Tuesday, October 12, 2010

Singles: Not Just for Kraft or eHarmony

In case you haven't heard, mes auteurs, Amazon is introducing Amazon Singles, a new variety of content aimed at providing Ye (We?) Unwashed Masses with 30- to 90-page chapbooks, novellas, pamphlets, and so on. From the article:

Ideas and the words to deliver them should be crafted to their natural length, not to an artificial marketing length that justifies a particular price or a certain format.

— Russ Grandinetti, Vice President for Kindle Content, Amazon

First of all, bravo, Amazon. Second of all, IT'S ABOUT TIME, I TOTALLY HAD THIS IDEA ALREADY. Like, over a year ago. It's a good thing we have the Internet these days for keeping track of things like this.

I believe the sale of e-chapbooks, e-novellas, and even (gasp!) e-short stories via Amazon will help revitalize two flagging genres of American writing: poetry and literary fiction. Don't want to take a chance on a d├ębut poetry collection? Try the shorter, cheaper chapbook. Not sure you want to buy that up-and-coming author's novel? Buy a short story or two. Only have a two-hour train ride and don't want to start a whole new book? Try an essay or a novella! Don't even get me started on the potential literary magazine renaissance.

The literary world is changing, bros and she-bros, and it's doing so very quickly. Smaller publishers have more opportunities now than ever before to showcase their (read: your) work electronically, so if you're not signed with one of the Big Six, don't despair—your publisher may be much nimbler and more savvy than a larger, more traditional house, and though you might not become the next J.K. Rowling, you certainly stand to gain a lot by having your work available to an ever-growing and (omni)voracious audience.

Again, however, I feel I should caution you: this does not mean an Internet free-for-all, and this does not mean that self-publishing is the way to go. I'm not saying you're stupid or impulsive, mes auteurs (far from it!), but simply because one can flood the Internet with work that hasn't been edited, marketed, or even reviewed by professionals—who, let's face it, sort of know what they're doing—doesn't mean one should.

7 comments:

  1. It's about time. You'd think with our short attention spans, this idea would have taken hold long ago.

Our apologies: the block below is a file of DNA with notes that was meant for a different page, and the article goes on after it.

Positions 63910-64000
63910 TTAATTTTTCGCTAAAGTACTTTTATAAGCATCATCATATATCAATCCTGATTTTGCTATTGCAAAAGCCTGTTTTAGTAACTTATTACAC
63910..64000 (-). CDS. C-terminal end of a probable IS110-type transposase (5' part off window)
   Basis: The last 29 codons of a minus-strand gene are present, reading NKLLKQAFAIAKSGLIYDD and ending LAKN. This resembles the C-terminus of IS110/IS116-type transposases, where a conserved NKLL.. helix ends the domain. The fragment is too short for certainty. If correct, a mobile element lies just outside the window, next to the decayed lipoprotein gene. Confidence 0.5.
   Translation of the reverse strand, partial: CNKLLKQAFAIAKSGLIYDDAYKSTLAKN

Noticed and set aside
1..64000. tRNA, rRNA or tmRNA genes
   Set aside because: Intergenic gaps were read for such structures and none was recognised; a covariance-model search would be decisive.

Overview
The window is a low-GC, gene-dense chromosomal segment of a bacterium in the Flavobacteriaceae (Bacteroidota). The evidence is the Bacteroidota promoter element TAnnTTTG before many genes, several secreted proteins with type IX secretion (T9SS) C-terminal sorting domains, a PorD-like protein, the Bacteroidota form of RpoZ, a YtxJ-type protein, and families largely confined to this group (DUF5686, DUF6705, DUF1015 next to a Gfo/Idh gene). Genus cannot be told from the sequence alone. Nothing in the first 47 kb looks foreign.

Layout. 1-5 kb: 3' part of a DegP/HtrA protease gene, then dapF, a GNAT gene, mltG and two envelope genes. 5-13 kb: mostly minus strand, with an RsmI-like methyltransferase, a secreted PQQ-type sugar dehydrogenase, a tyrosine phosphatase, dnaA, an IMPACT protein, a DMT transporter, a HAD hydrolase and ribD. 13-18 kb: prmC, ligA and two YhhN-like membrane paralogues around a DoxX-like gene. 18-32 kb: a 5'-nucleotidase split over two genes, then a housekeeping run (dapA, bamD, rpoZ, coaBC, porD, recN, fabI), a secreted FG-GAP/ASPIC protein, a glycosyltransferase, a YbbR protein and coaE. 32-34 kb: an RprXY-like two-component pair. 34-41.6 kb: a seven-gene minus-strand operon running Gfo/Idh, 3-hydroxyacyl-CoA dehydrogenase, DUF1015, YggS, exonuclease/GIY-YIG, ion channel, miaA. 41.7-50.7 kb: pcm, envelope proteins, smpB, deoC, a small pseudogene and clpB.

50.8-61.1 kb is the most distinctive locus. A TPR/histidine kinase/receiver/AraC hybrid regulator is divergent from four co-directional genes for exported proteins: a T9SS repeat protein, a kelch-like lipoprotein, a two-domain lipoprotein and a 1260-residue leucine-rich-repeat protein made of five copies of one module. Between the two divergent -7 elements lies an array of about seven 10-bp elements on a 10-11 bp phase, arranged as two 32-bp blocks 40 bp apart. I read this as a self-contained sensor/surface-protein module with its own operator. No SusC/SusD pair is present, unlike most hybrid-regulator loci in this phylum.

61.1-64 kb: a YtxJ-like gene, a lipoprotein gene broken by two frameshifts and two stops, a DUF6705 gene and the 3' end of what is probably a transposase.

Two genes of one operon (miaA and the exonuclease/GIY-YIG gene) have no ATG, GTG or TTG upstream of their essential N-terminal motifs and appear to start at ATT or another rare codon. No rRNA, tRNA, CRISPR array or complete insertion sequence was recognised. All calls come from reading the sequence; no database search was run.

You made my day.

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  2. But if I really am stupid and impulsive, does that change anything?

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  3. I'm totally impulsive. This is a perfect way for me to flood the Internet with my crap. I'm kidding. Really. (My stuff isn't crap).

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  4. I'm curious as to how authors and publishers will promote all these shorter works. I'm assuming both will sink less time and money into them because they'll sell for a lower price point than novels. It'll be interesting to see what strategies are used.

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  5. I too wonder how these are promoted as I presume one buys before reading - or are samples offered?
    Does the author with the best elevator pitch make the most money?
    Not the way I'd want to buy for sure.

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  6. The day draws closer when a person will be able to go online and build their own personalised anthology of favourite short stories and poems - either as an eBook or a POD - with micropayments to each author included in the antho. What better present for a Mother on Mother's day than a book of 'singles' by their favourite authors, as selected by their kids?

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  7. I was at The Brooklyn Book Festival a few weeks ago and I came across these guys - http://www.one-story.com/ One dollar for a short story or five bucks for six. I bought three of them and they were as good as anything I've read in the New Yorker.

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